Donald Trump wouldn't wear a mask during pandemic because it messed up his makeup - former White House aide

For many of us, it will be hard to forget the highly controversial actions of former US President Donald Trump amid the COVID-19 pandemic: among said controversial actions were suggesting an "injection" of disinfectant could be an effective treatment, touting the unproven benefits of the antimalarial drug hydroxychloroquine, and antipathy towards face masks.

Now, a new account from a former White House aide has revealed what she claims is the real reason behind Trump's well-documented disdain for face coverings, alleging the former reality TV star didn't like that masks messed up his make-up.

In her forthcoming memoir, Enough, former aide Cassidy Hutchinson claimed Trump refused to wear a face covering during a visit to an Arizona mask-manufacturing facility in May 2020 - despite a sign declaring, 'Attention: Face Mask Required in This Area. Thank You!' - because he was worried the straps would rub off his bronzer.   

According to Hutchinson, who was an aide to Mark Meadows when he served as the White House chief of staff from 2020 to 2021, Trump had tried on a white mask before the event and asked staffers for their opinions.  

As reported by The Guardian, which obtained a copy of the memoir prior to its release, Hutchinson wrote: "I slowly shook my head. The president pulled the mask off and asked why I thought he should not wear it.

"I pointed at the straps of the N95 I was holding. When he looked at the straps of his mask, he saw they were covered in bronzer."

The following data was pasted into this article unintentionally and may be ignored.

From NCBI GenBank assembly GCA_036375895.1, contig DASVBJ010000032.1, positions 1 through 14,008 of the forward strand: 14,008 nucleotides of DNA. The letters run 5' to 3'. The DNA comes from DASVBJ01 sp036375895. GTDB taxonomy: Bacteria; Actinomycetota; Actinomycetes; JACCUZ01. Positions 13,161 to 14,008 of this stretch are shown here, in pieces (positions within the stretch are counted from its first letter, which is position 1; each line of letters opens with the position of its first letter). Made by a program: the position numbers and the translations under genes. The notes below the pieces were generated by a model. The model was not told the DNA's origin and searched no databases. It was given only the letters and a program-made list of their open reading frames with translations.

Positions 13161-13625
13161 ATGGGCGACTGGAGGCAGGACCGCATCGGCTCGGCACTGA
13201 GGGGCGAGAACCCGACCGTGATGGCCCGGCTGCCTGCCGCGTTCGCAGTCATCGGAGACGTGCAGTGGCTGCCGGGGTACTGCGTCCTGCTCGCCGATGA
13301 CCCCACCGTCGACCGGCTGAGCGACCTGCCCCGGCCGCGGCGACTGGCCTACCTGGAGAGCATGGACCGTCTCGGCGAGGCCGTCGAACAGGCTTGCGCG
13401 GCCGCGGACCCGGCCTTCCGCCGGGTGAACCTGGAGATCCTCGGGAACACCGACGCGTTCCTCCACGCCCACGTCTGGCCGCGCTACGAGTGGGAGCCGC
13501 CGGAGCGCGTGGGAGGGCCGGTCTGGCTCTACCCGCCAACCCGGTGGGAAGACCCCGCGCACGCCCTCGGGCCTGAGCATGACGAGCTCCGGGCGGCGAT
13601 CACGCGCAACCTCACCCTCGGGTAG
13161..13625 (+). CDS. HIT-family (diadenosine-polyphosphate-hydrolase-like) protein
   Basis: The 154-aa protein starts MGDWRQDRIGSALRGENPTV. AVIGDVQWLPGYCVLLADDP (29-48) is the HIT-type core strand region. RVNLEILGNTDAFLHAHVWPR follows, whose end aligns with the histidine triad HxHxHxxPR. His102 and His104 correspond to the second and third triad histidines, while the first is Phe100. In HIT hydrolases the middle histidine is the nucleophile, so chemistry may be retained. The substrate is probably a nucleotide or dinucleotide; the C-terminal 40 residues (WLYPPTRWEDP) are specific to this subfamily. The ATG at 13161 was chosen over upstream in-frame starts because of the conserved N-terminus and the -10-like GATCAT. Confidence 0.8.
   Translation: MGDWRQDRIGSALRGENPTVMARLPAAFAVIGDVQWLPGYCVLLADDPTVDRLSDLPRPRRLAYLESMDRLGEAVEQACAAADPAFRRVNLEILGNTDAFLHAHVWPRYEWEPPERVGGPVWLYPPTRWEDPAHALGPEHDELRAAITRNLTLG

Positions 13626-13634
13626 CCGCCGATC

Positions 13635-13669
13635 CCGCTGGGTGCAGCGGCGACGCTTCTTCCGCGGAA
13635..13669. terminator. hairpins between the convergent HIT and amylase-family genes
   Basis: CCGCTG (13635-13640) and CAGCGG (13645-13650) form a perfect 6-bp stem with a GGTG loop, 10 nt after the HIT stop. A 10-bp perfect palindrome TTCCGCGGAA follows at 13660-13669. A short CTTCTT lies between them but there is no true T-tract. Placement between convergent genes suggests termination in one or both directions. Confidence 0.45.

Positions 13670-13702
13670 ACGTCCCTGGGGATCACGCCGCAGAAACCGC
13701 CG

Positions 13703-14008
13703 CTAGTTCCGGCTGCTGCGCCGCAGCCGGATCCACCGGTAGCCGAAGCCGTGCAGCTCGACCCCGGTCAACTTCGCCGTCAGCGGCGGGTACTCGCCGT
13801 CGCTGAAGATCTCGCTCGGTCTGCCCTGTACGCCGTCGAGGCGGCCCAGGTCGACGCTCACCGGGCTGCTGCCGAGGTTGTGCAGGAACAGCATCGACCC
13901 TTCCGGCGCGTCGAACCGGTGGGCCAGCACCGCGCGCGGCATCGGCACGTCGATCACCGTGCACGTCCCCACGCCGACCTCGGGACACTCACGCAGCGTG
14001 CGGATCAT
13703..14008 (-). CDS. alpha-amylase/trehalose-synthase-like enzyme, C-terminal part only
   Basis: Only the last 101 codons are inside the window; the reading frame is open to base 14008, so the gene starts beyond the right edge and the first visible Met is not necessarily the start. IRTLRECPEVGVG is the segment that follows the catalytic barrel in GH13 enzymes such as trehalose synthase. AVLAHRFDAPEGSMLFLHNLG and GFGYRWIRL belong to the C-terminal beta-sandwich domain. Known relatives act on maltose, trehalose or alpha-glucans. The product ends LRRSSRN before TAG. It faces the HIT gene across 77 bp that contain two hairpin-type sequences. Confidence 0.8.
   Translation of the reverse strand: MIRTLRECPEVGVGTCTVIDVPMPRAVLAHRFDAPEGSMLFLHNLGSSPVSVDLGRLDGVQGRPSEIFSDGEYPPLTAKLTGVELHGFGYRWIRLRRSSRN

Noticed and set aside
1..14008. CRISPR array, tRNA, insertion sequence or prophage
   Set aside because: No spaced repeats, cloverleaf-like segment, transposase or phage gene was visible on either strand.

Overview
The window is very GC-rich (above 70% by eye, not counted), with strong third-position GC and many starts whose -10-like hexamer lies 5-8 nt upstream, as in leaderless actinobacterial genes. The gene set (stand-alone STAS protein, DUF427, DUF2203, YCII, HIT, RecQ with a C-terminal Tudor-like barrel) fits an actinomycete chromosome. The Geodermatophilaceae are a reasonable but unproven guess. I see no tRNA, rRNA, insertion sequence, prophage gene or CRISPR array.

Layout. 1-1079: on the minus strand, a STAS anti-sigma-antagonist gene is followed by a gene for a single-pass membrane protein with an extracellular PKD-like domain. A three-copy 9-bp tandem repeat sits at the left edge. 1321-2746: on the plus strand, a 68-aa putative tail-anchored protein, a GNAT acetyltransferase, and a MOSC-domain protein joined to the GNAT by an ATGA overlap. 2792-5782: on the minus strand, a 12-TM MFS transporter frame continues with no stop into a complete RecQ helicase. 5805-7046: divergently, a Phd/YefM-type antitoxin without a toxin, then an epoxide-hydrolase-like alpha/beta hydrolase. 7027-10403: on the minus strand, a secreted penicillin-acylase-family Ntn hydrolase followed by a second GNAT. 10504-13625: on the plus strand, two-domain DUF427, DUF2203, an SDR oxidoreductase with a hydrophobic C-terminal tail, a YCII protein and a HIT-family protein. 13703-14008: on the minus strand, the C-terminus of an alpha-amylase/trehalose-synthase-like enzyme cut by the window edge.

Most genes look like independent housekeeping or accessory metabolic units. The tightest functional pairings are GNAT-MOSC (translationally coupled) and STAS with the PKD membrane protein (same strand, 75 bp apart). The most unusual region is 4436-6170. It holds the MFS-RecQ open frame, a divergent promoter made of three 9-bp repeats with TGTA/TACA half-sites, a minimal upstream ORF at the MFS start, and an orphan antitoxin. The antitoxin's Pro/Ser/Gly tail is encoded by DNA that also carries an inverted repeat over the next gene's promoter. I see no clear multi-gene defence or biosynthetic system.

In response, Trump allegedly snapped back: "Why did no one else tell me that? I'm not wearing this thing."  

According to reports, Trump told journalists following the event that he had worn a mask at first, but removed it after consulting the company chief executive.  

"The press would criticise him for not wearing a mask, not knowing that the depth of his vanity had caused him to reject masks - and then millions of his fans followed suit," Hutchinson continued, as per The Guardian.  

Cassidy Hutchinson, a top former aide to Trump White House Chief of Staff Mark Meadows, testifies during the sixth hearing held by the Select Committee to Investigate the January 6th Attack on the US Capitol on June 28, 2022
Cassidy Hutchinson, a top former aide to Trump White House Chief of Staff Mark Meadows, testifies during the sixth hearing held by the Select Committee to Investigate the January 6th Attack on the US Capitol on June 28, 2022 in the Cannon House Office Building in Washington, DC. On January 6, 2021, supporters of President Donald Trump attacked the US Capitol Building in an attempt to disrupt a congressional vote to confirm the electoral college win for Joe Biden. Photo credit: Getty Images

In 2021, The Washington Post journalists Carol Leonnig and Philip Rucker said that Trump had told them he often shunned masks due to the "importance in his mind of looking strong, looking healthy, looking impenetrable".   

In the early months of the pandemic, Trump notably refused to wear a mask in public or recommend that others do so, in contrast to the messaging from US health experts on the White House coronavirus task force. He donned a face covering publicly for the first time in July 2020 during a meeting with wounded soldiers and frontline healthcare workers.  

The month prior, an indoor rally held by Trump in Tulsa, Oklahoma had drawn widespread attention for failing to impose coronavirus restrictions, including social distancing and masks, despite the official public health advice.

Enough is set to be released in the US on September 26, but has already made headlines for Hutchinson's claim she was groped by Rudy Giuliani - who served as a member of Trump's personal legal team - backstage at the January 6, 2021 rally that preceded the insurrectionist attack on the United States Capitol Building. Giuliani has denied the incident.

Sign up to receive news updates

By entering your email address, you agree to our Terms of Use and Privacy Policy. Newshub and its affiliates may use your email address to provide updates/news, ads, and offers. To withdraw your consent or learn more about your rights, see the Privacy Policy.